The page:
Sandy beaches, volcanoes and pineapple plants are scarce in Eagle Rock. But the Hawaii expatriates who gather Friday nights at the All-Star Bowling Lanes on Eagle Rock Boulevard don't seem to mind.
They come to dance the hula, socialize with friends, eat their favorite island food at the adjacent coffee shop and oh, yes, bowl a few games.
"All week long, we're at work. We come here and we let loose," said Linda Nugal, secretary of the Aikane Bowling Club, one of the oldest Hawaiian clubs in California.
Although a majority of the Aikane Club's 175 members live around Highland Park, Mt. Washington, Eagle Rock or the Silver Lake area, some come from as far away as Monterey Park and the San Fernando Valley.
Nugal said bowling provides a good excuse to throw a party. "This is a fun league. They don't care whether you bowl 26 or 226," she said.
A "Bowling-for-Dollars" crowd this is not. One recent Friday night, children playing tag dodged through players and onlookers. A well-mannered family ate an early dinner in the coffee shop. Groups of women clustered at tables above the bowling area, talking about their homeland.
One who came to watch, not bowl, was Bobby Chun of North Hollywood. Chun publishes Voice of Hawaii, a North Hollywood-based newspaper for expatriates that circulates among 7,200 subscribers in 30 states.
A boisterous man who favors sandals and island-print shirts, Chun said the Friday night ritual in Eagle Rock "is very important for us. We're very social and we like to get together and have a good time."
Aikane (pronounced "eye-con-eh") means "friend to all." The club was founded in 1961 when George Yamamura and 11 other former Hawaii residents began meeting Fridays at Rodeo Bowl in Los Angeles to drink, bowl a few games and catch up on each others' lives.
In the early 1960s, club members met at a now-closed bowling alley in Los Feliz managed by Fred Caluya, a slight man with a ready sense of humor and a raspy laugh. About 17 years ago, Caluya moved to All-Star Lanes and the Aikane Club migrated with him.
Bowling prowess comes second to camaraderie, but the club has rules and bylaws. Membership is restricted to those of native Hawaiian ancestry, former residents of Hawaii or people who are married to a Hawaiian or former resident of the islands.
In addition, "We're allowed one haole per team," joked Nugal, using a Hawaiian word that usually refers to Caucasians.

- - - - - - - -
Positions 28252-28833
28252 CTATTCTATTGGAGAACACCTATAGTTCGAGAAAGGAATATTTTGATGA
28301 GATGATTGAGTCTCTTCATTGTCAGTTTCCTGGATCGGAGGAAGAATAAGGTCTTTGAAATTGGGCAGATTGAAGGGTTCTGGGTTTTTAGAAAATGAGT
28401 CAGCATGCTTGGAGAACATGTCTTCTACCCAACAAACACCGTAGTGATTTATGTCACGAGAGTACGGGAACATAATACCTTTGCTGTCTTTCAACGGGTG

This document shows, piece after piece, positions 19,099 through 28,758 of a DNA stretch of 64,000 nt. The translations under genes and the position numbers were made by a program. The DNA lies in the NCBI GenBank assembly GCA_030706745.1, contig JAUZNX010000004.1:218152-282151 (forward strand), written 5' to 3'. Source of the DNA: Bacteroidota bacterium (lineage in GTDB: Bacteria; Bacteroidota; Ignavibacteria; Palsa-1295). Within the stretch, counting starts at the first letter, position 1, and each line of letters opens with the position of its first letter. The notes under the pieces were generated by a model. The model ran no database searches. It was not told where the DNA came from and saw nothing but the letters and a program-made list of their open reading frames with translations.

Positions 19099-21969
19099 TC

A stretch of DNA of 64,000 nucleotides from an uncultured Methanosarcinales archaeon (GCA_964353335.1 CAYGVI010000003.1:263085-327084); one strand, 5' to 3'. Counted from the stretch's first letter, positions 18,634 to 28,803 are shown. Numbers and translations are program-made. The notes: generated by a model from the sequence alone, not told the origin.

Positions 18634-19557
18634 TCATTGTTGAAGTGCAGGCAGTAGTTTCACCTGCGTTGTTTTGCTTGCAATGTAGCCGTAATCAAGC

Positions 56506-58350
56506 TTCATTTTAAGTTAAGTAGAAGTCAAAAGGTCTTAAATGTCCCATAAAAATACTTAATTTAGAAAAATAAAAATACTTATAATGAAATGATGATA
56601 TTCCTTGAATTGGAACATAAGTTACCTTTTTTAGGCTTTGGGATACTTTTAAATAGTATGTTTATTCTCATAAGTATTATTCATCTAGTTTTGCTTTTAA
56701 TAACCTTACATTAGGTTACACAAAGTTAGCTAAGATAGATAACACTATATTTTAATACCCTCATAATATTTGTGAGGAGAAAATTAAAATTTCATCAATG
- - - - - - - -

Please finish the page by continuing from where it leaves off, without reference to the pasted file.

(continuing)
Mainland Is Home Now
Most members said they left Hawaii because job opportunities were better here. Many have raised families on the mainland.
"The last time I went home was 1979," said Nugal, who lives in Highland Park and has been an Aikane member since 1965. "My kids were born and raised here. This is now where I belong."
About 100,000 former Hawaii residents live in California, said Chun, the newspaper publisher. In Southern California, about 800 have joined one of four island bowling and social clubs scattered from Orange County to San Gabriel, he said.
Lani Ua, originally from Honolulu, drives to the Eagle Rock club each week from Arleta. A hula dancer, she often gives lessons in the bowling alley's lounge to classes of 20 or more children and teen-agers.
The club sponsors other events, such as an annual beauty contest to pick a "Miss Aikane," and raises funds for members in need.
Its most popular event, however, is an annual May luau. Last year, the club's 25th anniversary, the luau drew 1,300 people to the Glendale Civic Auditorium, Caluya said. This year, the luau is scheduled for May 9 at the Los Angeles Breakfast Club in Atwater.
Caluya said Fridays at All-Star Lanes are twice as busy as other nights, thanks to the Hawaii entourage and a band that plays Hawaiian and country-Western music in the lounge. By about 8:30 p.m., cars in the lot are double- and triple-parked.
Members wear bright-red shirts with the Aikane logo--a bowling ball adorned with a straw hat and lei.
Dave Viquelia of Highland Park, who moved from Kauai, bowls about 180 and wears a fedora along with his regulation shirt. He dropped out of another bowling league about five years ago to join Aikane.
'Happy-Go-Lucky Life Style'
"When I came here I thought, 'This is it.' People here, we all have the same happy-go-lucky life style," he said.
And then there is Richard Robles of Atwater, a bowler who is not either Hawaiian or a former Hawaii resident. His only link to the islands is a brother-in-law who is of native Hawaiian ancestry. But Robles said he loves fraternizing with his Aikane buddies.
"It's hugging and munching all night long . . . very contagious. It's very difficult for someone to walk in angry and walk out angry," he said.
Club members usually bowl from about 9 p.m. to 12:30 a.m., then gather in the lounge or the coffee shop. The socializing sometimes lasts until 4 or 5 in the morning.
At the coffee shop, which serves Hawaiian and Oriental food, Tula Ta'a and his wife, JoAnn, dish up island delicacies.
The food includes poi , a purple-gray paste made from the root of taro plants; lau lau , pork wrapped in steamed taro leaves and aku , a type of tuna served raw in a tangy sauce.
Ta'a said the taro root and leaves and the aku are flown in from Hawaii. The rest is purchased locally.
And for die-hards, the coffee shop provides scallions that islanders traditionally dip in rock salt and eat with their meal.
If patrons want to compliment the chef, they tell him that the food was so good it "broke da mouth."
Long after midnight on Fridays, when much of Eagle Rock is asleep, the former residents of Hawaii can be found at All-Star Lanes eating food that breaks the mouth and toasting each other with okole maluna , or "bottoms up."